Page 88....The Barra Ca. 1950 found here seems to have a stem that clamps to the steerer tube as well.

    Page 96...C. Daudon bike seems to have stem clamped to steerer tube.

    HERE'S THE BOMB! Page 96 C. Daudon...3rd paragraph..."Like many builders at the time, Daudon clamped his custom stem directly to the steerer tube. Inside the steerer tube he placed a repair kit."

    WOW ..what a trick to do 40 years ago. There may be more examples in the book but I'll stop here.


    Velouria said...

    "Here is a nice fillet-brazed threadless stem and even a lugged one."

    These two stems do clamp a "threaded steerer tube!" Just like all of the examples above. (I think the top of the steerer tubes described above have had the threads cut from them to provide a smooth surface for the stem to clamp onto, while leaving enough threads for the standard tightening nut and locknut to fit onto the top of the headset.)


    Old Knotty Buoy

  57. The ease of installation is the greatest advantage of threadless stems. On the other hand, their greatest disavantage is they can seldom be raised high enough to provide a comfortable riding position. Then you will certainly need a stem riser to get the bars at the usual position. This was unnecessary with quill stems, most which came in a sufficient long length to dial in the proper height.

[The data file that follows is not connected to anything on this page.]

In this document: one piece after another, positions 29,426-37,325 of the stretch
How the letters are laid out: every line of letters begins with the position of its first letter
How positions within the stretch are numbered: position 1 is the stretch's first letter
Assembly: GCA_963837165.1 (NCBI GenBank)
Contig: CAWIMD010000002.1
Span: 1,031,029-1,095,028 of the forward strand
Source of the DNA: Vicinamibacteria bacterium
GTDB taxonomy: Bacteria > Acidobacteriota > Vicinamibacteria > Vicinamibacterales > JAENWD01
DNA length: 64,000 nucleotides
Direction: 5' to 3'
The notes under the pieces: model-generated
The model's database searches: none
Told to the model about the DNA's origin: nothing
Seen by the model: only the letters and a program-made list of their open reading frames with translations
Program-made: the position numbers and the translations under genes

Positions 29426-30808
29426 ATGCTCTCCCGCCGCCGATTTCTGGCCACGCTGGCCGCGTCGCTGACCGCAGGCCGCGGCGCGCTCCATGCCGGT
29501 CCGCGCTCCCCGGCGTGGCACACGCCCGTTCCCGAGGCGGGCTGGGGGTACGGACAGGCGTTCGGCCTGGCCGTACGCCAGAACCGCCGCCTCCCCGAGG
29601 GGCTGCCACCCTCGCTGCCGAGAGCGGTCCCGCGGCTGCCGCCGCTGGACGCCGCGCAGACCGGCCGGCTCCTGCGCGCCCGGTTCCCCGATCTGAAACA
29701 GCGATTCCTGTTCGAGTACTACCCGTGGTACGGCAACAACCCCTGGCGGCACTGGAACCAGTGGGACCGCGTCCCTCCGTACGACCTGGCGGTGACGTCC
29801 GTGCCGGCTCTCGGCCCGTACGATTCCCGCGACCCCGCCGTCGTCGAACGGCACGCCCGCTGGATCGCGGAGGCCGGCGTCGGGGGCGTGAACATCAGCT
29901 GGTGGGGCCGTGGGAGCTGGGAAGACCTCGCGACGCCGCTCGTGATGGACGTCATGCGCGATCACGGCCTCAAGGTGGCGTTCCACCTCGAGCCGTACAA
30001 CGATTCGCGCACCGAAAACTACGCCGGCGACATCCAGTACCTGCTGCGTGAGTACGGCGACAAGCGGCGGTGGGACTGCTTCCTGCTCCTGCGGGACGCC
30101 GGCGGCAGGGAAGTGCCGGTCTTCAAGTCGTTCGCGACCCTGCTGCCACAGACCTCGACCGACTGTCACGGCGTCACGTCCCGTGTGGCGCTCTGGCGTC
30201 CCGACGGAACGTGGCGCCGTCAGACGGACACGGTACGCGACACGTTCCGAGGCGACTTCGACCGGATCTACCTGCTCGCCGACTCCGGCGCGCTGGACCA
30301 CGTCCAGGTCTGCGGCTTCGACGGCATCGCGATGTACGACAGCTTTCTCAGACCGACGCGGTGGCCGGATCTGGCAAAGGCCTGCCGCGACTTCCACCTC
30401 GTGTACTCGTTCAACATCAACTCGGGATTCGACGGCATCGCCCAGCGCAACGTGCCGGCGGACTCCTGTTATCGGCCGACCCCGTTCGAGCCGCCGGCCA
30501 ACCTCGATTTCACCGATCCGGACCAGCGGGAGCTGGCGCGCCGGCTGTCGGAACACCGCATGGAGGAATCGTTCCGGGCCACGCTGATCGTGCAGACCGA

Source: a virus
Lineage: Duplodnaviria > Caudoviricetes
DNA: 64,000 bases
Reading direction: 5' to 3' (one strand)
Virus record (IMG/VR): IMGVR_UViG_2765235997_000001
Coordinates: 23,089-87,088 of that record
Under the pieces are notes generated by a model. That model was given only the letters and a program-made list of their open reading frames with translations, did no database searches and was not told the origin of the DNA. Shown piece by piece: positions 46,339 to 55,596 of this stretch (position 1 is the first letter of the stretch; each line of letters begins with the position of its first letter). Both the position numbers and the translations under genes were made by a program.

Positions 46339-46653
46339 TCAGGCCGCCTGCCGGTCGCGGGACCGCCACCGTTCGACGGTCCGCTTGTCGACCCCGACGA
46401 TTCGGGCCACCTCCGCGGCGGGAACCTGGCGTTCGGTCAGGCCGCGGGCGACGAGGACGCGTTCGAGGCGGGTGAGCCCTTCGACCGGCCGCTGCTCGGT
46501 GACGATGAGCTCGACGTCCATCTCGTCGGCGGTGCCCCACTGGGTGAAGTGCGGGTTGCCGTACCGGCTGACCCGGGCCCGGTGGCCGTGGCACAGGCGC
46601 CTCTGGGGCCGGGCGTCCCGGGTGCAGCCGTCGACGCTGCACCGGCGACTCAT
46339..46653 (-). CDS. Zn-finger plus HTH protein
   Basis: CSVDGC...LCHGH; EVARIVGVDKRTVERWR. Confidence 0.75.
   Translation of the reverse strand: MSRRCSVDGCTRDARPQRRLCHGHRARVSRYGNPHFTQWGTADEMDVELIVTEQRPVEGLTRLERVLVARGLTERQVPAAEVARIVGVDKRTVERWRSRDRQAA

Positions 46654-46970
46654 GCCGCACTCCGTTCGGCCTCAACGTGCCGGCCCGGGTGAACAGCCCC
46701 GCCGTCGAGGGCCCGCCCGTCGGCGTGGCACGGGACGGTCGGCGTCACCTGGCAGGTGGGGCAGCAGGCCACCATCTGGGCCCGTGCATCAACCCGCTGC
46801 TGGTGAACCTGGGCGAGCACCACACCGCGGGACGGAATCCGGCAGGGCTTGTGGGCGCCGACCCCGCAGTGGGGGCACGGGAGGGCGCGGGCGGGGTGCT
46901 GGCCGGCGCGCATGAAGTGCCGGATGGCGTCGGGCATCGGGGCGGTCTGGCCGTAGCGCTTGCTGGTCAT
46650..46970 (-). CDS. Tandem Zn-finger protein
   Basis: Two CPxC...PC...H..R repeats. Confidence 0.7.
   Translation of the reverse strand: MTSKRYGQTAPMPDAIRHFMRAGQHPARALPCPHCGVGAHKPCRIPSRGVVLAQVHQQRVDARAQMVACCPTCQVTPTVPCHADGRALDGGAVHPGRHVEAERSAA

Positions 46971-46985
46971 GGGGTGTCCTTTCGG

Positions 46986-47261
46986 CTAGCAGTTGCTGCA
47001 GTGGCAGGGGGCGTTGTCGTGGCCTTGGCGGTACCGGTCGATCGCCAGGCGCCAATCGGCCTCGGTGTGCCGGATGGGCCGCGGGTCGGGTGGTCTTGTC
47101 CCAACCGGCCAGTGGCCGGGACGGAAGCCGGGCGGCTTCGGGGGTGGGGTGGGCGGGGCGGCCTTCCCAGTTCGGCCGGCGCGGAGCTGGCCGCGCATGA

But it looks like threadless stems are here to stay.

  58. In this old guy's opinion, the threadless lack elegance, they look industrial like transformer cartoon toys.

  59. I missed this post the day it came out but there is something I want to add in the interest of safety.

    NEVER use a threadless stem on a threaded steerer tube. You almost never have a threaded fork with a long enough steerer to do this but once in a while someone tries it(especially after someone publishes a fantastic, lavishly illustrated book of interwar European bicycles...). The danger comes from the fact that when you do this the threaded portion of the fork right under the stem can experience a great deal of stress and the thread is a perfect stress focusing device when unsupported like that. Threaded steerers are also typically thinner walled than that of threadless forks.I've seen this attempted at least 5 times and the steerer cracked right under the stem in the front in every case.